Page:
My works always take their bearings from a human stimulus; an event, an experience, a text of our life touches my instinct and my conscience, and demands of me that as a musician and as a human being I should bear witness.
~ Nono 
Tubist Robin Hayward studied Nono’s late works in Avignon 20 years ago, focusing on Nono’s work for solo tuba, Post-Praeludium per Donau. This was when he first became aware of flautist Roberto Fabbriciani, who collaborated closely with the composer in the last years of Nono’s life.
In the ensuing years, Hayward noted Fabbriciani’s name on the Nono recordings he was checking out. These are the tendrils that eventually entwine; in this instance, the two musicians first played together in 2008, in Freiburg. The piece that combined their sounds was Nono’s Risonanze Erannti. At that meeting they were, of course, responding to the composer’s notations. A year later [September 28, 2009, nearly a year ago to this writing], they would meet again, responding to each other in an extraordinary setting, the Basilica di San Domenico of Fabbriciani’s birth-place, Arezzo, Tuscany.
Another Timbre head Simon Reynell proposed to Fabbriciani that he record a duo with Hayward, the flute maestro’s first recording of improvised music. Fabbriciani told me, in an email exchange- In reality, improvisation has always been part of my cultural and professional baggage, as I am an experimenter; therefore, the recording with Hayward was a natural choice. His esteem for Hayward, he told me, assured his saying yes to the project.
Hayward reciprocated the admiration for his playing partner- There is a sound-aesthetic of risk and imperfection in Nono’s late works which Roberto had talked about when we’d met while playing Risonanze– they shouldn’t be played too cleanly. This is something I can easily relate to, as it’s also an aim I sometimes set myself when improvising, the reason I try to leave space for the instrument to come up with things I wouldn’t have thought of.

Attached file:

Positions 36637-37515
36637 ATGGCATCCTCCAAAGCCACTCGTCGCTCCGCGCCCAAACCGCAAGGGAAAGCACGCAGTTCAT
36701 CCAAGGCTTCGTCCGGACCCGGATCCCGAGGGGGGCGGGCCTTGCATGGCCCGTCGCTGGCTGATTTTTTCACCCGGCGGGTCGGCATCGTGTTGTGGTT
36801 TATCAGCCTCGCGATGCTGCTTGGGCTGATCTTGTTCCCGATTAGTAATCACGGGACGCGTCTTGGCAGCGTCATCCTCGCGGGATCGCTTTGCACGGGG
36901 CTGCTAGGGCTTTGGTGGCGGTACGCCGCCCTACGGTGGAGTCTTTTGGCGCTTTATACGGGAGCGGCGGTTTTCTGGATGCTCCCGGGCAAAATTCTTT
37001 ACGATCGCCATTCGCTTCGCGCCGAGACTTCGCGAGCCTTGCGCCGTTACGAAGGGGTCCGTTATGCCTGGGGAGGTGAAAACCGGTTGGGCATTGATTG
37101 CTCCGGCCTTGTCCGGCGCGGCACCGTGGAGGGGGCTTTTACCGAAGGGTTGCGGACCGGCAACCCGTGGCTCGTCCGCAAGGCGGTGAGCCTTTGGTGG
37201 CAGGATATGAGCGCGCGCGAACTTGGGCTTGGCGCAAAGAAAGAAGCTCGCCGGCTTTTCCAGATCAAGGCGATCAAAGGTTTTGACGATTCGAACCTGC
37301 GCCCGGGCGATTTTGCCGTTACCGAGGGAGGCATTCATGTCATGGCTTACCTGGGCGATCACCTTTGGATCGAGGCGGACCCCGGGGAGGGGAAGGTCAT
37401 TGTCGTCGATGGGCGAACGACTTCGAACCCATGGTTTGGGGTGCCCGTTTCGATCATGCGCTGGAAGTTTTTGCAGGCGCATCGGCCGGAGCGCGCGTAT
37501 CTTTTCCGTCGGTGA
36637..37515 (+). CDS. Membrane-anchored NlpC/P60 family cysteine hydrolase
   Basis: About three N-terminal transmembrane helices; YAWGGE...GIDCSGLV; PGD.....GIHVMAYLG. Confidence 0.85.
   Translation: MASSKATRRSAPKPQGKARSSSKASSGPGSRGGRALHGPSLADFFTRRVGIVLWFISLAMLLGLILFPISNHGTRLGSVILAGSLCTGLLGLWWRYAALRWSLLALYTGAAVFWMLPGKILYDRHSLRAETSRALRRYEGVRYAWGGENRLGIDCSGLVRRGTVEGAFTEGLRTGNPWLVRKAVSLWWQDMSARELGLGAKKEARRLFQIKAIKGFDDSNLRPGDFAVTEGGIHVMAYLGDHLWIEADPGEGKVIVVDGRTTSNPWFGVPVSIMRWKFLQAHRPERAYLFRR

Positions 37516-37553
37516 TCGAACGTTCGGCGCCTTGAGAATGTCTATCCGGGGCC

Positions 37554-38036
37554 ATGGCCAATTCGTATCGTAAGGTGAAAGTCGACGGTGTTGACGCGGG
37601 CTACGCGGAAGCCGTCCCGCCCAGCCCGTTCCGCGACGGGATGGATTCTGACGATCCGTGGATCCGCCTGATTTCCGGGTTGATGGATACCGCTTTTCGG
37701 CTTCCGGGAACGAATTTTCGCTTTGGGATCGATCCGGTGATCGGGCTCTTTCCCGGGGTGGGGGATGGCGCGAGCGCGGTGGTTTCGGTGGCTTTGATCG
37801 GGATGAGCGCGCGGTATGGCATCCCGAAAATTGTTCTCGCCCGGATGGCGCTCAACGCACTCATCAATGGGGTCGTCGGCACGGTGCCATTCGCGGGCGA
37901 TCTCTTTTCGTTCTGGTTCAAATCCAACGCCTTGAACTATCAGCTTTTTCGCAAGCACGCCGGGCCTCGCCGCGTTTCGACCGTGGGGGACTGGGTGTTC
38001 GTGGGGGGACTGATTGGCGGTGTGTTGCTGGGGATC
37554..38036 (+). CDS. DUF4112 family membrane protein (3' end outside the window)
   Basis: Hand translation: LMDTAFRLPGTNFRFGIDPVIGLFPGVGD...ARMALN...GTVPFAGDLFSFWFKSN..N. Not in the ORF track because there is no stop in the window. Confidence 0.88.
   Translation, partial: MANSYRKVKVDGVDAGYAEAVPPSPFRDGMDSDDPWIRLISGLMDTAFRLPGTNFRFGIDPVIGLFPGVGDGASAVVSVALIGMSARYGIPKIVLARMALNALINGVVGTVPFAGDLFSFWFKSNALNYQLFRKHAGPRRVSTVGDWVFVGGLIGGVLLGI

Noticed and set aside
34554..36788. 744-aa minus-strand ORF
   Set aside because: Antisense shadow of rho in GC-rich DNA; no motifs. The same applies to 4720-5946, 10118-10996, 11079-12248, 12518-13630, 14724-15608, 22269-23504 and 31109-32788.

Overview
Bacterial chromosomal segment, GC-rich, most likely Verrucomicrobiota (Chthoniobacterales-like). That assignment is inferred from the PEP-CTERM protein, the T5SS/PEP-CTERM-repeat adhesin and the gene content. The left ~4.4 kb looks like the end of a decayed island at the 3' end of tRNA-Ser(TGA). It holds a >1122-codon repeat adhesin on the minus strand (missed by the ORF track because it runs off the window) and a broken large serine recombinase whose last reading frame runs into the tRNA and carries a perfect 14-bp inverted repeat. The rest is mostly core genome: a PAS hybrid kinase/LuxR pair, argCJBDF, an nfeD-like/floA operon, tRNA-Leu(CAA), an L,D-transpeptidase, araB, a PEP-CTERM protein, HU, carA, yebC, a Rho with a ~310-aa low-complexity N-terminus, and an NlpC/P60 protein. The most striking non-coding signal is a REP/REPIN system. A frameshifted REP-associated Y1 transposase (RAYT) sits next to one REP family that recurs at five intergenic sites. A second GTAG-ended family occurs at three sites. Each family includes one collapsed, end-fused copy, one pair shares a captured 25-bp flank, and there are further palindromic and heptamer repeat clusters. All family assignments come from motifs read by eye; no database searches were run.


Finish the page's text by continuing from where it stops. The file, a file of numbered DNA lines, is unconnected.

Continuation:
This last quality, the provision of space for their dialogue to include the unscripted and natural sounds every dialogue includes- the plosives, rasps, tongue-clicks, whispers and throat-clearing- contribute to Hayward and Fabbriciani’s encounter being much more than one of dual virtuosity and the mere exploitation of their respective modified instruments’ potential for exotica.
Their twined sounds are, for the duration of Nella Basilica‘s 45 minutes, almost entirely subaqueous, seeming to rise from silent depths, in liquid forms and shapes. Fabbriciani told me he conceived of the sounds before he had the hyperbass flute in hand; the instrument, when completed by the commissioned craftsman, enabled Fabbriciani to realize what he could already hear-I have been able to realize absolutely the unknown sounds that have stimulated my fantasy, he wrote me.
Independently of their 2009 encounter, Hayward was developing a microtonal valve system for his tuba. While Hayward had begun exploring the microtonal sound worlds possible with the conventional six-valve F tuba in 2003, his modified system was fitted just two months prior to recording with Fabbriciani. The newness meant Hayward discovered some of its sounds as he improvised the Nella Basilica session. This was consistent with Fabbriciani’s observation that one shouldn’t approach Nono’s works too cleanly, maintaining the sound of surprise.